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The most bustling corner of the market is where the fishmongers sell enormous quantities of fresh fish.

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Find eels, crabs, sea bass and Sargo (bream) caught from the windswept cliffs at Cabo de São Vicente, Europe’s most southwestern point.

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Mackerel and bream are sold.

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Visitors can buy large cuts of fish with the entire fish head for flavorful stock.

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Large tiger shrimp overflow in piles.

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The Algarve’s seafood bounty is not limited to fish.

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There are stalls piled high with clams, oysters, mussels, cockles and whelks.

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Shop stacks of conch shells.

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Giant oyster shells are collected.

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Pork chorizo links are displayed in a deli case.

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Ham, salami and other meats are displayed in a deli case.

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Sausages and cured meats are available.

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A variety of tuna pates, sardines, oils and more goods are available.

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Piri piri chili pepper, a favorite when smeared on grilled chicken, was carried on Portuguese ships to Goa, India via Mozambique. Visitors can find the sauce here.

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The market is fragrant with spices, sold in slender tubes here.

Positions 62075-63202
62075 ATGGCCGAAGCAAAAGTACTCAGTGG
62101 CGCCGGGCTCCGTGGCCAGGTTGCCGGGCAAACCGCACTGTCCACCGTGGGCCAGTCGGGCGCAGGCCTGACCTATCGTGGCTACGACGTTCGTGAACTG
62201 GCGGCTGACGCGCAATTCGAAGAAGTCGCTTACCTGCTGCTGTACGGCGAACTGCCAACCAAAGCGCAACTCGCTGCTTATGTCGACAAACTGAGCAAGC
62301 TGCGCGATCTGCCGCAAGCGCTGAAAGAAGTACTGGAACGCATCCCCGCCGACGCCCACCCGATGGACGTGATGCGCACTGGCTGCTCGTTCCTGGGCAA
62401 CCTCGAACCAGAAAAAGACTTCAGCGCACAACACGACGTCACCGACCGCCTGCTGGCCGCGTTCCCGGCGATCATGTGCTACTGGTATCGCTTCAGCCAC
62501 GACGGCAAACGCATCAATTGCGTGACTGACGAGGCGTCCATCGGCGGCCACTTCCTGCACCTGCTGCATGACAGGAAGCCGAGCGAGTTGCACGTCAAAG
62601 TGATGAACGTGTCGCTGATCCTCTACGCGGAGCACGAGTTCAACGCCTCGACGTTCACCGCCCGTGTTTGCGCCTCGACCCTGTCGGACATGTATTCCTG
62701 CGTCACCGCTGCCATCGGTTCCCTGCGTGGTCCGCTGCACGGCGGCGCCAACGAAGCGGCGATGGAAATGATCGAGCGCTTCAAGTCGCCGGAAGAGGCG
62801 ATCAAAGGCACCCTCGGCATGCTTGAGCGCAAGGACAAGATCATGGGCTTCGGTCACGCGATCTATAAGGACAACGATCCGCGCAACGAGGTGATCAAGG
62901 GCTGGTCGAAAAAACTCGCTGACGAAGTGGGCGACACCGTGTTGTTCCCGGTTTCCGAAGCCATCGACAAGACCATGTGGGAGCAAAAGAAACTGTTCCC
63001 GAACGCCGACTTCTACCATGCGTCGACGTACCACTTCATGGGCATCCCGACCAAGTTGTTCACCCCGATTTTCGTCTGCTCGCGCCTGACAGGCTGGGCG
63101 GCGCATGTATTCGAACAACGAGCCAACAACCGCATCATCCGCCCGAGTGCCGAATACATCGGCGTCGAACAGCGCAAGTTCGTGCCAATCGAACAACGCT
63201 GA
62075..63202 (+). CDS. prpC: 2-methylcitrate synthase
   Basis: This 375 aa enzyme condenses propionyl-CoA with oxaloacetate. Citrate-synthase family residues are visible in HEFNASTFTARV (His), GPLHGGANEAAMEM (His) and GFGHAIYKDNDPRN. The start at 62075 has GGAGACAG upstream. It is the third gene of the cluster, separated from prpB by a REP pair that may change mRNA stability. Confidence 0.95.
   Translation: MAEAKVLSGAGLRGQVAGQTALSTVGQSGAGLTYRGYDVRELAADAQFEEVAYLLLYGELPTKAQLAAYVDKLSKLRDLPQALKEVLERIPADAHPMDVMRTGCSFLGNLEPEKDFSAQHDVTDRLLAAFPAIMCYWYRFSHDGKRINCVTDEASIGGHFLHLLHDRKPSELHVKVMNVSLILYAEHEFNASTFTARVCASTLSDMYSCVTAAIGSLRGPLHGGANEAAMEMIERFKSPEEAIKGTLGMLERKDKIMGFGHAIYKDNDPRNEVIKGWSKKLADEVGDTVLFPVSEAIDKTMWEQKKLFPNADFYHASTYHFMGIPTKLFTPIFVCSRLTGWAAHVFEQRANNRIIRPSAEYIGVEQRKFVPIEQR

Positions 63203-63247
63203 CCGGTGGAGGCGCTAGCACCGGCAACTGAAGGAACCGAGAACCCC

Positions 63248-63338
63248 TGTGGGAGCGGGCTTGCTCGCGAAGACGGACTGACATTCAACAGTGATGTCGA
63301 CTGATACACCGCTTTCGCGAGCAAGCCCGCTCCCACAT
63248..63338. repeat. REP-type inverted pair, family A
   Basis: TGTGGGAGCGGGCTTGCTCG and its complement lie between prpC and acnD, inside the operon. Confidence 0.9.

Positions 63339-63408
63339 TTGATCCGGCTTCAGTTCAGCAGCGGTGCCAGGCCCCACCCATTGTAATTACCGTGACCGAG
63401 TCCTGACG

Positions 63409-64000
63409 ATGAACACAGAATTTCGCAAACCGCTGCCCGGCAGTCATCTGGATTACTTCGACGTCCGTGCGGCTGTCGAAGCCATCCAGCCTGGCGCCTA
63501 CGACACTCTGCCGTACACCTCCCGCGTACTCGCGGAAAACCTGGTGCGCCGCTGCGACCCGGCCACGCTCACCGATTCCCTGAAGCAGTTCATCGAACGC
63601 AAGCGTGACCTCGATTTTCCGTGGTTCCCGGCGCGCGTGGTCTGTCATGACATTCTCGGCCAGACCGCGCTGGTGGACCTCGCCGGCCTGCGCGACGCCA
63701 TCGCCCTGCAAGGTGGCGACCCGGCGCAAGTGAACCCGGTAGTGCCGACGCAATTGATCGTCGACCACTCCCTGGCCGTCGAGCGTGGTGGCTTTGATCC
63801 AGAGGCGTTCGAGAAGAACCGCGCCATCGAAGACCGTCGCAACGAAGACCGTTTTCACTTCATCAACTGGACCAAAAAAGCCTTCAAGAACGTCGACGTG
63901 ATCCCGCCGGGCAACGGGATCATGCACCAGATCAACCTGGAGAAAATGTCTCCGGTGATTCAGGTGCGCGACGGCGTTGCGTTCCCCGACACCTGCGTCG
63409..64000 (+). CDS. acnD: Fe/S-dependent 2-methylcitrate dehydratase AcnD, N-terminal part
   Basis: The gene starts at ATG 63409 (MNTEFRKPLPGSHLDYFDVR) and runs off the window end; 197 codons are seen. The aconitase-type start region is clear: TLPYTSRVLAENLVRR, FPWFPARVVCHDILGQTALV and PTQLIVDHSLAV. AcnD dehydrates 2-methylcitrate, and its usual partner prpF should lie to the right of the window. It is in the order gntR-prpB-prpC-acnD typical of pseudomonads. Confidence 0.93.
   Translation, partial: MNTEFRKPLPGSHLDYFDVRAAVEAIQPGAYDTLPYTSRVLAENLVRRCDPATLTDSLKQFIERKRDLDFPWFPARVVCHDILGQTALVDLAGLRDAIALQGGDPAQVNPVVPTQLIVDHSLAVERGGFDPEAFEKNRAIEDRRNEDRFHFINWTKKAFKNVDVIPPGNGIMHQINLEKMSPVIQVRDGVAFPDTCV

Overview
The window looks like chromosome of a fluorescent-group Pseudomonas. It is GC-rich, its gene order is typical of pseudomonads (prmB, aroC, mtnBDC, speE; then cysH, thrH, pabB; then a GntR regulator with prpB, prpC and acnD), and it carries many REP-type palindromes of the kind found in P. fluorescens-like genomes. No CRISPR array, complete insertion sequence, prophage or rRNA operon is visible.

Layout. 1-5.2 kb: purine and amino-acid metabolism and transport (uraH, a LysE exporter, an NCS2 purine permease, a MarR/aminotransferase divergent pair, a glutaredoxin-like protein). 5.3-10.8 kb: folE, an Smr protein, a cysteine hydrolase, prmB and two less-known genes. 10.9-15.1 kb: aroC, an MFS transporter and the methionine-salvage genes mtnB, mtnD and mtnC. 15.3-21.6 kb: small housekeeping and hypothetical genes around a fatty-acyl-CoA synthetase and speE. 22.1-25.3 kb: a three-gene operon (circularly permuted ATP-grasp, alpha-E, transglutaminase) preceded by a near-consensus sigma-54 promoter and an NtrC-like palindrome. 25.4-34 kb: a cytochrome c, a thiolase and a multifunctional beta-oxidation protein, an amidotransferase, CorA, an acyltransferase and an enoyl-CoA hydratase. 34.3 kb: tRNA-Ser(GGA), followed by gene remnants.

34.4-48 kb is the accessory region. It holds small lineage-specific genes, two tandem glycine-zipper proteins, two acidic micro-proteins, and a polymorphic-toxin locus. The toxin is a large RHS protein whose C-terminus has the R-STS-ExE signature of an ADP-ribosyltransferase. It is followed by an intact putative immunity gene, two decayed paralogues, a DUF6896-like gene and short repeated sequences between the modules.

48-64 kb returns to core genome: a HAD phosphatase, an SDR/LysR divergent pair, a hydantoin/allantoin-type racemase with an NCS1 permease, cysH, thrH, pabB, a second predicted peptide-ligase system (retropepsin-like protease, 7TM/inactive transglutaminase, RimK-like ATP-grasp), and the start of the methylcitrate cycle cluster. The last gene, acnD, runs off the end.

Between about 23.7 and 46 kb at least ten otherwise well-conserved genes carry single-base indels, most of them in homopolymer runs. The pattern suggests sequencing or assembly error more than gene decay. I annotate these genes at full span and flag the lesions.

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An array of local liqueurs are lined up in tall, skinny bottles.

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Bottles of white, ruby and tawny port are available.

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Varieties of local honey are stacked in jars.

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You can find great gourmet gifts to-go like this bag of nuts.

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Chef holds a box of sardines in olive oil.

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Fig and almond nougats and sweets are displayed.

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The knife sharpener sets up shop in the corner where people bring their kitchen knives to be sharpened.

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Colorful artisanal ceramics are available.

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When you visit in person, note that the market is closed on Sundays.

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Chef Luis prepares a meal with many of his market finds at Tivoli.

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Chef Luis makes an appetizer with goat cheese from the market.

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Chef prepares to cook Cataplana, the Algarve’s signature seafood specialty.

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Cataplana takes its name from the dome-shaped dish in which it is slow-cooked and resembles a stew or paella.

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Chef Luis makes a dessert with fresh plum soup.